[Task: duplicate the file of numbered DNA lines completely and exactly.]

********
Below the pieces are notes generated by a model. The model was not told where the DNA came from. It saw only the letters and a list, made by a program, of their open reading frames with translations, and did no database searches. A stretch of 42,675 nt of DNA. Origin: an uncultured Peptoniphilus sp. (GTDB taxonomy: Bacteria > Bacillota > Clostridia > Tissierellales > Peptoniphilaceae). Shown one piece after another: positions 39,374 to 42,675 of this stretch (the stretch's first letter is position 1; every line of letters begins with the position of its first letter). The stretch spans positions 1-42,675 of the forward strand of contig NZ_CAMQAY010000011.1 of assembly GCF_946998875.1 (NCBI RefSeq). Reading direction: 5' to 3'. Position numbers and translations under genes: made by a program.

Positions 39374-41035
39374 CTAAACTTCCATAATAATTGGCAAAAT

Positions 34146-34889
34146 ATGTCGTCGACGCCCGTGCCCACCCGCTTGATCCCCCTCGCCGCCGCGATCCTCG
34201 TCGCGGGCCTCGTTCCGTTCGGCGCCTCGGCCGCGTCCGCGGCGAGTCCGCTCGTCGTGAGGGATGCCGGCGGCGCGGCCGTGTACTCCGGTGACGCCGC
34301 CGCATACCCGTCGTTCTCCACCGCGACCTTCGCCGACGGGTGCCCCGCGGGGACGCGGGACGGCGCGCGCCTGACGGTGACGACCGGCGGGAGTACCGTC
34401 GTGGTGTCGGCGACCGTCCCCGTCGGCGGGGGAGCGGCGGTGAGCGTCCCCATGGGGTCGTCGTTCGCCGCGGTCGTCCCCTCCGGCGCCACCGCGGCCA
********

Below the pieces are notes generated by a model. The model was not told where the DNA came from. It saw only the letters and a list, made by a program, of their open reading frames with translations, and did no database searches. A stretch of 42,675 nt of DNA. Origin: an uncultured Peptoniphilus sp. (GTDB taxonomy: Bacteria > Bacillota > Clostridia > Tissierellales > Peptoniphilaceae). Shown one piece after another: positions 39,374 to 42,675 of this stretch (the stretch's first letter is position 1; every line of letters begins with the position of its first letter). The stretch spans positions 1-42,675 of the forward strand of contig NZ_CAMQAY010000011.1 of assembly GCF_946998875.1 (NCBI RefSeq). Reading direction: 5' to 3'. Position numbers and translations under genes: made by a program.

Positions 39374-41035
39374 CTAAACTTCCATAATAATTGGCAAAAT

Positions 34146-34889
34146 ATGTCGTCGACGCCCGTGCCCACCCGCTTGATCCCCCTCGCCGCCGCGATCCTCG
34201 TCGCGGGCCTCGTTCCGTTCGGCGCCTCGGCCGCGTCCGCGGCGAGTCCGCTCGTCGTGAGGGATGCCGGCGGCGCGGCCGTGTACTCCGGTGACGCCGC
34301 CGCATACCCGTCGTTCTCCACCGCGACCTTCGCCGACGGGTGCCCCGCGGGGACGCGGGACGGCGCGCGCCTGACGGTGACGACCGGCGGGAGTACCGTC
34401 GTGGTGTCGGCGACCGTCCCCGTCGGCGGGGGAGCGGCGGTGAGCGTCCCCATGGGGTCGTCGTTCGCCGCGGTCGTCCCCTCCGGCGCCACCGCGGCCA